Participants Needed for Yale Drug Study for Alzheimer’s Disease

Ana de Barros, PhD avatar

by Ana de Barros, PhD |

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Alzheimer's research

shutterstock_160048451Scientists from Yale School of Medicine are calling on willing participants for one of two clinical trials for pharmaceutical treatments against Alzheimer’s disease, which until this day, scientists have yet to find a cure for. The only drugs available on the market today are indicated for symptomatic treatment. Unfortunately, this form of dementia is a common cause of mortality among the aging population.

One of the trials will test T-817MA by Toyama Chemical Co. Ltd. as part of the NOBLE study on patients diagnosed with a mild to moderate state of the disease. This study takes place in two Connecticut sites, with Geriatric and Adult Psychiatry in Hamden being the second.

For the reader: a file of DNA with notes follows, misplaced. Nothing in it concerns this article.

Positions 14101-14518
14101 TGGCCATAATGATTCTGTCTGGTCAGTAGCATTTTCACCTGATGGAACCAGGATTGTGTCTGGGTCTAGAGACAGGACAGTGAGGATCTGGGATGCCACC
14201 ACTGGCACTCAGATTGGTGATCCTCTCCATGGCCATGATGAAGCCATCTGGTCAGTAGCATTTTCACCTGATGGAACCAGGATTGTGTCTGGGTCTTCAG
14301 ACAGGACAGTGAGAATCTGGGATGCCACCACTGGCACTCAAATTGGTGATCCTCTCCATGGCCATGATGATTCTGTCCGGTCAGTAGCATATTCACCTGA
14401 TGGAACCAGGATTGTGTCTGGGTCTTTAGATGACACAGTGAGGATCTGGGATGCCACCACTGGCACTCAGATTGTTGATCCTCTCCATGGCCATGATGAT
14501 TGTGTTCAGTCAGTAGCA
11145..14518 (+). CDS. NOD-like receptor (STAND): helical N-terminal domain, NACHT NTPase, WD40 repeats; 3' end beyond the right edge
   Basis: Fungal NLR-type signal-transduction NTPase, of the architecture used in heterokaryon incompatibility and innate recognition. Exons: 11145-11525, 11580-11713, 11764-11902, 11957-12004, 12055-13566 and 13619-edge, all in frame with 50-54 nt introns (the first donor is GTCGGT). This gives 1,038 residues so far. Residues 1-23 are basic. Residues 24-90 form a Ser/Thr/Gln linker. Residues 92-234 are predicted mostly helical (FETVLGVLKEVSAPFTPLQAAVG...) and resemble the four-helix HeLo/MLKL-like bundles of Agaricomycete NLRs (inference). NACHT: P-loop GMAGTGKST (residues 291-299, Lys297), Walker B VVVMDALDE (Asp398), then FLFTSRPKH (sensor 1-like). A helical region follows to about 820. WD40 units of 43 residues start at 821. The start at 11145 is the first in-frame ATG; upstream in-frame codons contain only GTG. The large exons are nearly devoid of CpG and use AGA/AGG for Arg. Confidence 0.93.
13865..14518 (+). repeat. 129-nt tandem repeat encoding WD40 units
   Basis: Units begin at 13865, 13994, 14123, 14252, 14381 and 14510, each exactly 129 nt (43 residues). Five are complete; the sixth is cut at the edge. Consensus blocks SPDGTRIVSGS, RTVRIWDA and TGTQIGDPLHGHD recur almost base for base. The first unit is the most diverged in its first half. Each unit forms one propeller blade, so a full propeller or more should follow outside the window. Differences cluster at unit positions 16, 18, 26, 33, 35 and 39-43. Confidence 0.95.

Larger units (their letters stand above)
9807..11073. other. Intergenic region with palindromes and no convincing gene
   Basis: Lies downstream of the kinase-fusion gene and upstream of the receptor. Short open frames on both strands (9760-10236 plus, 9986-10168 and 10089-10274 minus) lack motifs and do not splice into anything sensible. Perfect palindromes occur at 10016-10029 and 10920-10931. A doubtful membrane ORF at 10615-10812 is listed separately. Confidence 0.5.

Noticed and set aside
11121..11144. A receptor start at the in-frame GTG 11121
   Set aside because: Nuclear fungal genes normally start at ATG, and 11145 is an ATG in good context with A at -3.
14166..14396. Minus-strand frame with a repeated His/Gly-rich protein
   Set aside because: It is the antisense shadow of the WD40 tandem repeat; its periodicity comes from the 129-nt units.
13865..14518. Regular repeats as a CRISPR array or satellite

The director of the Alzheimer’s Research Disease unit at Yale, Dr. Christopher van Dyck, said that the NOBLE study is working towards finding a drug that can actually slow Alzheimer’s progression in terms of neuronal damage. This year-long Phase II study is already underway, but there is still a need for a total of 450 participants across more than 40 study sites, 67% of whom have a fair chance at receiving the drug over a placebo. 

The second trial is dubbed “A4” or anti-amyloid treatment of asymptomatic Alzheimer’s, which will study Solanezumab by Eli Lilly & Co. It is indicated for the prevention of the disease, and is the first of its kind to utilize findings on amyloid protein elevations in actual prevention.

A4 is a Phase III clinical trial and is expected to last 3 1/4 years. The study is calling on healthy individuals that have been tested to have elevated amyloid protein formations via PET scan, and are therefore at risk of developing Alzheimer’s. Yale will serve as the main recruitment site, as it is expecting to determine roughly 300 people’s eligibility and pick out 20-40 participants for the study. Dr. van Dyck is estimating this step to take about 1.5-2 years, and would like those interested to know that participants will have a 50% chance of receiving the drug.

Those interested in enrolling in either of the two studies, or those who know someone who would be willing to participate, may call the school at 203-764-8100.